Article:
Israel Tuesday, Jan. 20, used Western and Arab media outlets for "clarification” to Tehran of the purpose of its air strike over the Golan Sunday, asserting that Revolutionary Guards Gen. Mohammad “Ali Allah Dadi and his staff of five were not known to be traveling in the Hizballah convoy and were not the target.
“We thought we were hitting an enemy field unit that was on its way to carry out an attack on us at the frontier fence,’ a senior security official in Tel Aviv informed the media. “We went on the alert, we spotted the vehicle, identified it as an enemy vehicle and took the shot,” he said, adding: “We saw this as a limited tactical operation.”
This semi-apology, say debkafile’s military and intelligence sources, was intended to tell Tehran that had Israeli intelligence identified the group of high-ranking Iranian officers in the Golan convoy, the air strike would have been called off. There was no reason why an intelligence mistake should cause a broad or even a limited military showdown between Iran and Israel, was the implied message.
Asked if Israel was expecting Iranian or Hizballah retribution, the Israeli security source answered: “A response is almost certain, but none of the parties is seeking escalation.”
Sharp US intervention was almost certainly behind Israel’s embarrassing “clarification.” The Obama administration feared the Golan air strike might snowball into a full-scale military confrontation with Iran and Hizballah settling their scores with Israel. The ongoing nuclear talks between Iran and the six world powers would then be abruptly interrupted and possibly break down.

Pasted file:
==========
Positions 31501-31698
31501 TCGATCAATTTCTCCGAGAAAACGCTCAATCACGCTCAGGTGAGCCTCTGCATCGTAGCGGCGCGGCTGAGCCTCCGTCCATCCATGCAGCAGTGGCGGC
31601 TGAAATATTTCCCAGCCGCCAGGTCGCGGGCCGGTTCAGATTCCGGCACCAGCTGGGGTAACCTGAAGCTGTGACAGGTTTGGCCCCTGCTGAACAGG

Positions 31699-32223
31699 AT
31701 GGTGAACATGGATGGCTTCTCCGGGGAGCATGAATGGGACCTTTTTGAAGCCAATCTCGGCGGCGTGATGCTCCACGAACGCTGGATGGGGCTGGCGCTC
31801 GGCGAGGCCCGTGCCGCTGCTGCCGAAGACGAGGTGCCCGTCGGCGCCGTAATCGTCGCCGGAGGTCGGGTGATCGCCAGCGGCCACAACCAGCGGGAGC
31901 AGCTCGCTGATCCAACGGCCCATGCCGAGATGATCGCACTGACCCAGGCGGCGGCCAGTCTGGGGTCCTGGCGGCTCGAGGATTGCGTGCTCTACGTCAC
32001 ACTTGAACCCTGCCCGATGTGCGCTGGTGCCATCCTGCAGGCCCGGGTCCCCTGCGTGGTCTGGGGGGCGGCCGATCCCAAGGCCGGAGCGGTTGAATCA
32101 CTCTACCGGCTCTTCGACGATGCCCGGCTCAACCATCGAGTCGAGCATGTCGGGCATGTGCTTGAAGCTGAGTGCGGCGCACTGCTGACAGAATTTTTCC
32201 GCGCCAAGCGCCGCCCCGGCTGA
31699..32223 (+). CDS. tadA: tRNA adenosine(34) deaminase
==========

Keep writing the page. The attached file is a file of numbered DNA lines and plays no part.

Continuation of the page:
Obama administration officials may well have informed Prime Minister Binyamin Netanyahu that, according to information reaching US intelligence, Iran and Hizballah were spoiling for revenge and all-out war might be impossible to hold back.
debkafile’s military sources are far from sure that Tehran will accept Israel’s lame excuses for the death of a senior general. They might choose not to believe that the OC of Israel’s Northern Command, Maj. Gen. Aviv Kochavi, until recently chief of military intelligence (AMAN) and well versed in the arenas shared by Israel, Iran and Hizballah, would have mistaken the figures traveling in the Golan convoy.
All the same, in an effort to de-escalate the crisis, Israel has gone to the lengths of publicly owning up to a fiasco of its intelligence and a mistaken military operation.
By this climb-down for Tehran’s benefit, the prime minister and defense minister are bound to be held to account at home for failing to provide back-up for Israel’s armed forces and intelligence.